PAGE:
Even the half time entertainment was lacking - it wasn't even risible. There were a dozen teenage girls dressed in red and white dancing to an undistinguished sub-standard dance track and, to the side of the pitch, half a dozen schoolboys kicking balls through a tyre. It was like everyone involved with Sheffield United was going through the motions of finishing this season. Been there, done that, haven't we.
After two or three minutes of hobbling around, Gallimore was replaced by Der Kaiser: Mr Livvo. Town switched to a 5-3-2 formation with Livvo at left centre-back, Groves central centre-back and Lever right centre-back. D Smith and Butterfield acted a wing-backs, and Pouton (left) and Donovan (right) flanked Coldicott in the midfield. For 10 or so minutes Town were a little disorganised with players visibly uncertain where to stand. This resulted in Town being constantly under pressure as they were also failing to clear properly, rarely reaching touch. However, Sheffield did not get any efforts on goal, merely shooting very wide from outside the area. Their preferred route to goal was a deep cross to the far post where they attempted to get the big players (usually Bent) jumping with our little full-backs/wing-backs (usually Butterfield and D Smith). Either the little 'uns timed their jumps perfectly or one of the centre-backs covered adequately. Lever and Groves were most prominent in this.
Until injury time Coyne did not make a save in the second half – such was the quality of defending and, of course, Sheffield attacking. There were several dangerous moments which were neutralised by such gems as the Lever head (getting in the way of a fierce shot from the edge of the box), Butterfield's shins and back (blocks at the far and near post following crosses) and a Livvo bicycle kick (when he was last man and two Blades were running forward to a headed flick on).
Around the hour Town started to exert some control over the match, retaining possession and passing through the midfield. The first attack of any intent from Town saw Donovan slice a shot high to the left of the goal, from a central position 20 yards out. It followed some harrying and scampering by Clare and D Smith, who linked down the left and slipped the ball sideways to Donovan. A couple of minutes later Town nearly scored. A break down the Town right was half repelled, but Clare stole the ball back, held the line and awaited Butterfield as he sprinted forward. Clare played the ball behind the full-back and Butterfield took the ball on and crossed from near the bye-line. His low cross went across the face of goal and out to the left-hand side, about eight yards wide of the goal and three or four in from the bye-line. D Smith tried to drive the ball back between the keeper and the left-hand post, but it was diverted on to the post and out for a corner.
A few minutes later Butterfield curled a pass down the right touchline towards Ashcroft. A defender stretched to hook clear but the ball went to the unmarked Clare, about 20 yards out, just to the right of centre. Rather than take the ball forward into the huge space between him and the goalkeeper Clare tried to hit a half-volley into the bottom left-hand corner. He missed by a couple of feet. He didn't last many more minutes on the pitch after this, being replaced by…..Black (the man who fills me with inertia). Black ran on and immediately swung a free kick, about 20 yards out to the left of the goal, into the penalty area. It was half cleared to the edge of the box where a Town player whacked in a shot towards the keeper's bottom left corner. It hit a defender suspiciously close to an arm, near the six-yard box, and was walloped away.
A few minutes later Pouton dribbled into the penalty area at speed, on the Town left, past a defender and fell down claiming a penalty. As part of his shirt was at least a foot above his head and in the right hand of a Sheffield United player, this suggests he was fouled. Only a suggestion of course. Where's the evidence, eh? Town only had one more effort after this, a six-man one-touch passing move down and across the Town left, which resulted in Pouton dragging a right foot shot a couple of feet wide of the keeper's right-hand post.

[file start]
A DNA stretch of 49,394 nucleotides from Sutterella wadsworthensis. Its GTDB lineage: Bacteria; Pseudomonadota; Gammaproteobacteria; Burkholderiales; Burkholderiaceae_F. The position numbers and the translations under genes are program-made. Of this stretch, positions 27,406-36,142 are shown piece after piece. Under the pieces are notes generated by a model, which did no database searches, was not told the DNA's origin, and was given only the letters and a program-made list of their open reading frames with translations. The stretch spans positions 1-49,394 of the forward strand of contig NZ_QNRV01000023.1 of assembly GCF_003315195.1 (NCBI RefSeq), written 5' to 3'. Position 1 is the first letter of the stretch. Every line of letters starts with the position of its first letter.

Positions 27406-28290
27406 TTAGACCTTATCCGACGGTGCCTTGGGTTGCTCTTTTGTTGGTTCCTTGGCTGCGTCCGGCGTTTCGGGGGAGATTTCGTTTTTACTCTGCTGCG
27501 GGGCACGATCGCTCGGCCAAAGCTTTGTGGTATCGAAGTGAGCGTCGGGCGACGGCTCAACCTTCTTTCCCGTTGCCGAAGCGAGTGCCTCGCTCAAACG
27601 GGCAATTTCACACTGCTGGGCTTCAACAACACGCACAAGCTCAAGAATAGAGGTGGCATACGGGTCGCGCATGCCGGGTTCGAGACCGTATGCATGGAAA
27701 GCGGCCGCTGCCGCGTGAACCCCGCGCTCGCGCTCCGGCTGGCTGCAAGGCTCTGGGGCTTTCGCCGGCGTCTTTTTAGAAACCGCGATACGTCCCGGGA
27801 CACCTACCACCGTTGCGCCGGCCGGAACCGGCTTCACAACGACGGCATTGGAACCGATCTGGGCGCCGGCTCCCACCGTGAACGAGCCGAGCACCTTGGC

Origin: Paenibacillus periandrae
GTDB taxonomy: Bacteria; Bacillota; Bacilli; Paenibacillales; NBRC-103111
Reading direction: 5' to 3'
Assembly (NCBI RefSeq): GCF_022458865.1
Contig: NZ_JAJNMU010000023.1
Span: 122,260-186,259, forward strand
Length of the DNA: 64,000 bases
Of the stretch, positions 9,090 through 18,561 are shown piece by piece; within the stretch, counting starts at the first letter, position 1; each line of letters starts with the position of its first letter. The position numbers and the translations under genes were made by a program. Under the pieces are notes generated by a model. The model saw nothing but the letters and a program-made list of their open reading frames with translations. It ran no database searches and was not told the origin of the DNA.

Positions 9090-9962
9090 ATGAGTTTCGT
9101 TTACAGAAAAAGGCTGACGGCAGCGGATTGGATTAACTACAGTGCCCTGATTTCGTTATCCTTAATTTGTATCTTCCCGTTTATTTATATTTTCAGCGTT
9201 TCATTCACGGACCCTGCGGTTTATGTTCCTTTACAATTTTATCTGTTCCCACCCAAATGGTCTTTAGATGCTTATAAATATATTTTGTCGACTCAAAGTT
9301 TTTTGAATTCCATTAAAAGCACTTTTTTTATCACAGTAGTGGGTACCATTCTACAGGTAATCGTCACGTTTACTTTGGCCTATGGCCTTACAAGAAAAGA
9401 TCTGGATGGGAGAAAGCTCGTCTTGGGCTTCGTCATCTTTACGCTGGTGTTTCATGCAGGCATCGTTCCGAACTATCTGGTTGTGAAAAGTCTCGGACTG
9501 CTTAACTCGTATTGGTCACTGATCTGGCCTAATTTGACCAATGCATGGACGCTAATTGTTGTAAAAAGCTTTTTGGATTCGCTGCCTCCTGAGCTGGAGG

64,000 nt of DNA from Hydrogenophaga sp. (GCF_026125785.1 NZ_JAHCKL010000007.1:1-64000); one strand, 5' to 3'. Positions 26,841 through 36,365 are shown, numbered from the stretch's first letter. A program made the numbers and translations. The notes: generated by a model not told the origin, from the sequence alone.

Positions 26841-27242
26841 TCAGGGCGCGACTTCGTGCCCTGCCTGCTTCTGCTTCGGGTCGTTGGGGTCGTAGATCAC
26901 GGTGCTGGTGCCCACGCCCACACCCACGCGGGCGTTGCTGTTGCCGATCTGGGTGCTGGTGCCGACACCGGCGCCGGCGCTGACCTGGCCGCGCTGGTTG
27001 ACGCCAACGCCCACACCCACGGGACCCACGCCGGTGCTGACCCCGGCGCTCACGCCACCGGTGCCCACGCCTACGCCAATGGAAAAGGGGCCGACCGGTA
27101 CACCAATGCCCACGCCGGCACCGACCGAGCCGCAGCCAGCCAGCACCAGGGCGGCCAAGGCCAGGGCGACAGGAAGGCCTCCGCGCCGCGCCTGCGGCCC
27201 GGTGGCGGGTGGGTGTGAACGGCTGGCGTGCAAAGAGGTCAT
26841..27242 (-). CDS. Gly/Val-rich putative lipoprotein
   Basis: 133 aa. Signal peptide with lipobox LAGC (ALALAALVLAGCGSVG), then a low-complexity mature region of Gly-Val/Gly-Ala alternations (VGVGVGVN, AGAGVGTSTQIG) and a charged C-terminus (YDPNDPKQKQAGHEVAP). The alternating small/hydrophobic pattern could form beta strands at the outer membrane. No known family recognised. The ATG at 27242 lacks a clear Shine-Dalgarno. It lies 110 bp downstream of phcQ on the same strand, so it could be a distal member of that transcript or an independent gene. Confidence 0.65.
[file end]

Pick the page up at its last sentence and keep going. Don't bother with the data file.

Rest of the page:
And that was that, as I often say, apart from a huge scare in the last minute. Livvo, under no pressure about 20 yards out, gently headed a loose high ball back to Coyne. Unfortunately a Sheffield forward was behind him and running at full speed towards the ball. Coyne raced out and knocked the ball over and away from the Blade, collecting it a few yards to his left (whilst Livvo held his head in shame and disgust). The fourth official put up the extra time board showing three minutes. The tannoy announced three minutes of extra time. So the referee played one minute 50 seconds. And everybody was grateful for him cutting short the tedium. Pity he didn't think of that an hour or so earlier.
Generally Town deserved the point more than Sheffield United. Town were solid, but mundane. The Blades were rotten (or should that be oxidising before our very eyes, playmates). The local paper said Warnock had given seven players free transfers – perhaps a few more after today's anaemic display. The ball was rarely on the ground, but when it was Town had no difficulties whatsoever. There were few opportunities to attack, especially through the middle, where Pouton only had a couple of chances to do the Pouton surge. Ashcroft was largely ineffective, spending most of his afternoon playing for free kicks. In the end his attempts were rather cursory and very unconvincing. Strangely there were a couple of moments when he sprinted and got stuck in. But only a couple. He had an irritating afternoon (he was irritated and so were we). He did three sumptuous first-time lay-offs and passes to set up Sheffield attacks. Clare was by far the busier and stronger attacker, though his decision making was poor (he shot when he should have passed and vice versa). I cannot remember Coldicott losing any tackles or challenges and even Donovan showed some strength and determination in defence. Apart from Gallimore, none of the defence put a foot wrong (Livvo nearly put a head wrong with his last minute boo-boo) and Coyne touched the ball less than a dozen times.
Gallimore was very odd. A couple of times after he had made errors, he turned round and raged at…no-one. It was a bit like those embarrassing drunks who wander round shouting at themselves and imaginary demons. Quite.
There really was no point in this game being played. No-one was interested. It was very boring. Even the Lever moment was a damp squib – he hit a back pass far too hard, wide and high leaving Coyne to thwack a hasty fly kick under pressure. There weren't even any bad hairstyles to keep the discerning viewer amused. Still, does the occasion matter if Town kept a clean sheet and edged towards the comfort zone?